Equipped with little more than drive, determination and dreams, we vacuumed-up the competition from one end of Oregon to the other. Coach made us believe we had a special destiny that year. And, as usual, he was right.

Though my hair is now follically-challenged and I’ve entered the bifocal set, I can still perceive the distinct “aroma” of wintergreen liniment, Tough Skin and a locker room filled with sweaty bodies during halftime performance critiques. These were special times I’ll always carry with me.

We learned not to let the world limit or dictate to us what we could accomplish in life. We proved the “experts” and prognosticators wrong. We kept our dreams alive and never gave up.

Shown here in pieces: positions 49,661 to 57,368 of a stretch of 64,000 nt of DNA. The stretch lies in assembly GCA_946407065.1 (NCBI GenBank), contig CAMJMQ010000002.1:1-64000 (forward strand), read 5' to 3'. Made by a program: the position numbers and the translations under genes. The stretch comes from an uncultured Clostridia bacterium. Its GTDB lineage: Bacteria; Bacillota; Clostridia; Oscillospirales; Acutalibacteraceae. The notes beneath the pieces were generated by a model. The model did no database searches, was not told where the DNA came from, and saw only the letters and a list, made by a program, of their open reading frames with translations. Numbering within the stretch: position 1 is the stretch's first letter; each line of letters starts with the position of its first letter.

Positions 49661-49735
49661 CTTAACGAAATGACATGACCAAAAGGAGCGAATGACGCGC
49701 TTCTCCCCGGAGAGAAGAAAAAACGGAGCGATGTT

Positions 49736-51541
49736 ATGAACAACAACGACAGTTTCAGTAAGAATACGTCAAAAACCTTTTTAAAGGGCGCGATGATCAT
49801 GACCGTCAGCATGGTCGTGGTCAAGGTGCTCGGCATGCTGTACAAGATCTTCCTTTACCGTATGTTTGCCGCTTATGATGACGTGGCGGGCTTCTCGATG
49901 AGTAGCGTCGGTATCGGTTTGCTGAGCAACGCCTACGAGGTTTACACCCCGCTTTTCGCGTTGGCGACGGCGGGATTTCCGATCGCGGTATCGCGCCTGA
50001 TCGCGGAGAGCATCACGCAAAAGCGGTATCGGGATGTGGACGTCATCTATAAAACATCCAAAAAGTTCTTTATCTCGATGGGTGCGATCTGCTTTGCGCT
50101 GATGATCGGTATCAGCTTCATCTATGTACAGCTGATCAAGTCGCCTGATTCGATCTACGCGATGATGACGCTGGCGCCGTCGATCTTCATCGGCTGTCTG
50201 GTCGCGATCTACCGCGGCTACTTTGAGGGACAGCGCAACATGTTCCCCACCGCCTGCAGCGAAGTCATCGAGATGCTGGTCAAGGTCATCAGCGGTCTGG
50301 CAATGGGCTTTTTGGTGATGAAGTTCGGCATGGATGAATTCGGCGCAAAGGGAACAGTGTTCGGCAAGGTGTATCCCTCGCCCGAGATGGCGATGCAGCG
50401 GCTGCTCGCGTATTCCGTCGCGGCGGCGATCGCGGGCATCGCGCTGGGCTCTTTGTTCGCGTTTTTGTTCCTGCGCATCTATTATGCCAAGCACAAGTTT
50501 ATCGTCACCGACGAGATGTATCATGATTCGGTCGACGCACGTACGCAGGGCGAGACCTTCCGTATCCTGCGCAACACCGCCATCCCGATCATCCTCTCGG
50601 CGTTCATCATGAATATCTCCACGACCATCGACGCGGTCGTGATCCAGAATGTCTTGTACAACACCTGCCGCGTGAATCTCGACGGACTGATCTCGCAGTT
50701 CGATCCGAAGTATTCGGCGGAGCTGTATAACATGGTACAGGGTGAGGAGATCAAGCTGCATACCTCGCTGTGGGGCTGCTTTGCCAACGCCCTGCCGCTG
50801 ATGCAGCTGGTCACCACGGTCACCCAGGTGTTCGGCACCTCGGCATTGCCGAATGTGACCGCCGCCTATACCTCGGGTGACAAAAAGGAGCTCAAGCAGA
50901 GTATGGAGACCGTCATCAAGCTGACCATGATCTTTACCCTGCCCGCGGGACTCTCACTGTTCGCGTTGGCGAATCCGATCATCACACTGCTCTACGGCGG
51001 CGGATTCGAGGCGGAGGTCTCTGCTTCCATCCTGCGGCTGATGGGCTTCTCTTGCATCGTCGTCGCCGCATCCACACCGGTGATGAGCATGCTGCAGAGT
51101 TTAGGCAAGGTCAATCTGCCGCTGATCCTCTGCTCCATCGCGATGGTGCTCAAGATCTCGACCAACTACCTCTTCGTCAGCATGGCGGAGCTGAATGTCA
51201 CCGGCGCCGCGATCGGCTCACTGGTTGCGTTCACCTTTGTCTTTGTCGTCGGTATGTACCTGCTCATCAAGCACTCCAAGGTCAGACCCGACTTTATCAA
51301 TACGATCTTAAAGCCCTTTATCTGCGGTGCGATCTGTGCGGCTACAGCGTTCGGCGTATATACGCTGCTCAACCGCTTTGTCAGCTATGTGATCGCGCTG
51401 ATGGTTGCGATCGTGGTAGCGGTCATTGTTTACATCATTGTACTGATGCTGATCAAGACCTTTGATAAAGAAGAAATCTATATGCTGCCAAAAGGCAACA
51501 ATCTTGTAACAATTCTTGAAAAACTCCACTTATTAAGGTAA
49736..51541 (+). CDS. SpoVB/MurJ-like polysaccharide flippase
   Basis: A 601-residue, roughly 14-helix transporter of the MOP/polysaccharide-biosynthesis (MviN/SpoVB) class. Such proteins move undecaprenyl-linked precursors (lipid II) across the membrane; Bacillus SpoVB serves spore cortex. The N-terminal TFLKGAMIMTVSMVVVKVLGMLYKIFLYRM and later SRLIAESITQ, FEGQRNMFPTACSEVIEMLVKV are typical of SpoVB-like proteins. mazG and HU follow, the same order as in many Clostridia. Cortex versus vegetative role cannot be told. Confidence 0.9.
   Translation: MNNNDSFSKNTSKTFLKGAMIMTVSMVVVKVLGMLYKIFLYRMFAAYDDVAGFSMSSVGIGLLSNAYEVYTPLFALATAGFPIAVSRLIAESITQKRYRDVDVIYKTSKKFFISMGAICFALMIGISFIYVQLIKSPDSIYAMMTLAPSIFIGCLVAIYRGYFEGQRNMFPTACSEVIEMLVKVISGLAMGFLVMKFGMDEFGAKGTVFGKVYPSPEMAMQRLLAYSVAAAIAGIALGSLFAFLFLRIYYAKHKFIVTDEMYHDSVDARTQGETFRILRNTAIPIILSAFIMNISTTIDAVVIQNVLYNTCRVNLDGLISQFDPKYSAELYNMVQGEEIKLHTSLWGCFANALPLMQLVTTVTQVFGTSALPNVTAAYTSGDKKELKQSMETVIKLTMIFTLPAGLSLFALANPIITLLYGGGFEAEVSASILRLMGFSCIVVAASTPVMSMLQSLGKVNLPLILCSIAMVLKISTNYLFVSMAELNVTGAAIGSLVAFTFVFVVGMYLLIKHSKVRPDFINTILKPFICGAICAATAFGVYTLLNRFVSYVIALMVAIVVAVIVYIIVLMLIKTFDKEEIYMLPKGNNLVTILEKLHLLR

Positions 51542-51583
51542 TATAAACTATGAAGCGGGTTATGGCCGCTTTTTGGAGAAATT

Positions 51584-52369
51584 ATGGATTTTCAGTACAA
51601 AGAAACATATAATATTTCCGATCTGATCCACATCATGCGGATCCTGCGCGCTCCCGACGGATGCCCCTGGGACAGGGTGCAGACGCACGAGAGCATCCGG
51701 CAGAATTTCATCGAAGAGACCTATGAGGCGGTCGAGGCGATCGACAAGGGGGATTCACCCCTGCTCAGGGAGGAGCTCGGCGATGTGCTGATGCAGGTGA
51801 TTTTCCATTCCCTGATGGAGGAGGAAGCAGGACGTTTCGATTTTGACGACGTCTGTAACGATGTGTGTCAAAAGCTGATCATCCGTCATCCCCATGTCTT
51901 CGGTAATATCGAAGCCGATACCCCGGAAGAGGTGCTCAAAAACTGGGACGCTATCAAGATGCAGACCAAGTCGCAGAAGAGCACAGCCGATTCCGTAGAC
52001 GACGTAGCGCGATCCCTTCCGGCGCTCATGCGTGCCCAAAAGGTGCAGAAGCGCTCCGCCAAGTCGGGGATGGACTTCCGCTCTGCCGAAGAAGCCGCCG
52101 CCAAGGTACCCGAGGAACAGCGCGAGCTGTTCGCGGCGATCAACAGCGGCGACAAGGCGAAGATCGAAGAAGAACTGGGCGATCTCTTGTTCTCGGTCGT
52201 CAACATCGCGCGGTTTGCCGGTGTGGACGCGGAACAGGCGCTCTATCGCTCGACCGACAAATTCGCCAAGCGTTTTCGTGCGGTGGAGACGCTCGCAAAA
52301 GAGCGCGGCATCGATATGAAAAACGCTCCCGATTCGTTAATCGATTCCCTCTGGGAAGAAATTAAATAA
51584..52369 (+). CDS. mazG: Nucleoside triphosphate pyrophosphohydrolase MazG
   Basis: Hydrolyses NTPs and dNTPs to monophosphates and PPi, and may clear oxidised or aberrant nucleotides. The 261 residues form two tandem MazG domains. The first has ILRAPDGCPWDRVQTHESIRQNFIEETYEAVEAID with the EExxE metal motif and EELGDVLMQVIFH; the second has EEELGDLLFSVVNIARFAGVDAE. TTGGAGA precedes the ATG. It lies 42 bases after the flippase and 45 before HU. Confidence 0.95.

Of the 12 young men on that 1960 team, three later earned Ph.D.s and became school principals or administrators. Three became military officers (two of which are now retired colonels who served in combat during the Vietnam War). At least another two earned master’s degrees. A number of the others graduated from a college/university or completed significant undergraduate study. And Rod Chandler was elected a Republican Congressman from the state of Washington. I’ve lost track of the rest and am unaware of what they accomplished in life. But it was probably significant.

As far as Rod is concerned, if you ever run across him say “Hi, Bubbles.” That was his nickname. But do yourself a favor. Don’t ask him how he got it.

To illustrate how we looked out for each other, I want to highlight how Rod went out of his way to assist me in discovering my destiny. It proves how one act of selfless intervention can change the course of a teammate’s life.